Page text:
BA Art History and History / Course details

Year of entry: 2024

Course unit details:
Roman Women in 22 Objects

Course unit fact file
Unit code CAHE20532
Credit rating 20
Unit level Level 2
Teaching period(s) Semester 2
Available as a free choice unit? Yes


This course explores the material culture of Roman women. This includes any kind of object, artefact or archaeological evidence related to women, used by women or even produced by them. Twenty-two key objects, one for each lecture and dating from the early Principate to Late Antiquity, will be used as tools to introduce wider topics (e.g. the archaeology of birth and childcare; marriage and relationships in material culture), archaeological corpora (e.g. portraits, terracotta votive offerings, textiles), and specific archaeological contexts (e.g. female burials, female public and domestic spaces) in order to investigate women’s lives and roles in Roman society. Through close analysis of evidence in lectures and seminars, students will learn different approaches and methodologies to critically engage with Roman material culture. 


  • to be introduced to the study of women in antiquity
  • to learn how to analyse material evidence in order to explore ancient women lives
  • to locate material evidence into the wider historical background
  • to learn how to use archaeological objects for research

Knowledge and understanding

  • to understand how archaeological objects are related with the study of Roman women
  • to understand how objects were produced, used and exchanged or commodified in the Roman world
  • to be able to classify ancient objects according to their aims, contents and material aspect

Intellectual skills

  • To construct an argument in written and oral form
  • To assimilate and summarise large quantities of evidence, and to engage critically and analytically with this evidence
  • To conduct independent research
  • To present the results in a professional manner with appropriate and detailed reference to sources and modern published scholarship

Practical skills

  • to manage time
  • to engage with collections of material evidence
  • to engage in critical discussion and debate

Transferable skills and personal qualities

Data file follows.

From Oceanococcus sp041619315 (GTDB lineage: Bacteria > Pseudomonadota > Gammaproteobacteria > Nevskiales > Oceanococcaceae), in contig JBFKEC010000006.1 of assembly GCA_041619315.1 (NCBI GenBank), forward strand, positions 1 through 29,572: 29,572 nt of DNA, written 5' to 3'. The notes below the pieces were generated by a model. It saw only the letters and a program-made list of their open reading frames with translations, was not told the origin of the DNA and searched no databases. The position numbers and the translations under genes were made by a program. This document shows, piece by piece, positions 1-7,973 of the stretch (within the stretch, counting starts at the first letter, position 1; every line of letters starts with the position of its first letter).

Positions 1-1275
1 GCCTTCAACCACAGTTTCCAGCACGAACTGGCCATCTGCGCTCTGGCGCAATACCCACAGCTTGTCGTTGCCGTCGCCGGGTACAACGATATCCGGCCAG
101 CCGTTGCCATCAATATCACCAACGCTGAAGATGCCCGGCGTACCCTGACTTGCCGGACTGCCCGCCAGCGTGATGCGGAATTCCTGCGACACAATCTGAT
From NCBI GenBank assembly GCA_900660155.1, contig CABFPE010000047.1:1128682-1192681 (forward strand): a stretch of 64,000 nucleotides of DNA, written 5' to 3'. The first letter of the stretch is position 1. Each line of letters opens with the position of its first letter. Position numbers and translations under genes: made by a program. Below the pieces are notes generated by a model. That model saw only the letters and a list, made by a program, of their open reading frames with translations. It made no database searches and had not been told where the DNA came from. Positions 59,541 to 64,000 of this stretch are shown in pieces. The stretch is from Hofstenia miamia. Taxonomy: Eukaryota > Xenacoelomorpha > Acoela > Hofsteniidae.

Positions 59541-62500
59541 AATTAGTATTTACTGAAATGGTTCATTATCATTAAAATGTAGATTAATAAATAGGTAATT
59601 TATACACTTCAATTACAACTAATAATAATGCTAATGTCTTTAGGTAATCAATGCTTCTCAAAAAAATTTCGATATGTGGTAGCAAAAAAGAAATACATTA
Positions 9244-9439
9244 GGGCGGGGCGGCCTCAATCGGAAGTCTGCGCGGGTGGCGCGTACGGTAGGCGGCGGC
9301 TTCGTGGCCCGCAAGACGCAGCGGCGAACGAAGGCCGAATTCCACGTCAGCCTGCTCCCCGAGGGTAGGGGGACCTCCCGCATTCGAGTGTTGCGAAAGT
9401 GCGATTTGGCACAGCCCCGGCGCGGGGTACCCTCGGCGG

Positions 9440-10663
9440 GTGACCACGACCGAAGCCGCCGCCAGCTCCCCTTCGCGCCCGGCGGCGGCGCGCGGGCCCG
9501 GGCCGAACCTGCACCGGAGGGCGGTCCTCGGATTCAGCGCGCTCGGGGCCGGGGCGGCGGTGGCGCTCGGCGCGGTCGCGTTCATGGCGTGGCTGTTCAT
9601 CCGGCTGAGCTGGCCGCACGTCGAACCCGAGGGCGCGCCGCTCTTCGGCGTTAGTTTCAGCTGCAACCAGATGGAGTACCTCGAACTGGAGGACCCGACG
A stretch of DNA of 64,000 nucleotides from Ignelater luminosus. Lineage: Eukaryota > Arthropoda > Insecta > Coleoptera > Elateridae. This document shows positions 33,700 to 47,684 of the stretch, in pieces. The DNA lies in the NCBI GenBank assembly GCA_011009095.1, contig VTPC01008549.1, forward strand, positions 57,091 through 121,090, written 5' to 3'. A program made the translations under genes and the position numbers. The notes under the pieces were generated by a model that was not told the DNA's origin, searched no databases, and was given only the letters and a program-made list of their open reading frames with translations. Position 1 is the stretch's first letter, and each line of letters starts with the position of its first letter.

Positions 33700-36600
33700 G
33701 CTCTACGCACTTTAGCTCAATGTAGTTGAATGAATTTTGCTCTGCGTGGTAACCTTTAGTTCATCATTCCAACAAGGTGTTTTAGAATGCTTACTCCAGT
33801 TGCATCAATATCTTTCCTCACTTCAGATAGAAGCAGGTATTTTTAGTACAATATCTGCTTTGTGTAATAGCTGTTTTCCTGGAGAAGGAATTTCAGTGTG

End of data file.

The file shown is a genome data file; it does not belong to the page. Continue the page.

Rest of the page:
• to be able to communicate ideas in appropriate written and oral form
  • to work in groups
  • to analyse data and be able to interpret them

Employability skills

The course involves a large number of important employment skills, most notably an ability to analyse and examine complex information, an ability to synthesise an argument in a cogent form, the ability to collaborate with experts in different fields, the retrieve information from complex sources and present it in a compelling and cogent fashion.

Assessment methods

Assessment task Formative or Summative

Weighting within unit  (if summative)

Poster Formative & summative 50%
Essay Summative 50%


Resit Assessment

Assessment task

Feedback methods

Feedback method Formative or Summative
Written feedback

Students will receive summative and formative feedback on their coursework assessments. Students are encouraged to submit a draft of the review to the course convenor for written formative feedback in advance of the final submission.

Oral feedback

The seminars are a place for directed discussion and thus provide verbal formative feedback on the development and presentation of argument and interpretation on a weekly basis. In advance of submitting written coursework, students are encouraged to discuss their plans with the course convenor who will provide formative feedback.


Recommended reading

  • · E. D’Ambra, Roman Women, Cambridge: Cambridge University Press 2007
  • · E. Fantham, H. Foley, et al., Women in the Classical World: Image and Text, Oxford: 1994
  • · S. Pomeroy, Goddesses, Whores, Wives and Slaves: Women in Classical Antiquity, London: Penguin Random House 1995 2nd ed
  • · J. Rowlandson (ed.), Women and Society in Greek and Roman Egypt: A Sourcebook, Cambridge: Cambridge University Press 1998
  • · P. Zanker, Roman Art, Los Angeles: Getty Publications 200

Study hours

Scheduled activity hours
Lectures 22
Seminars 11
Independent study hours
Independent study 167

Teaching staff

Staff member Role
Duncan Keenan-Jones Unit coordinator

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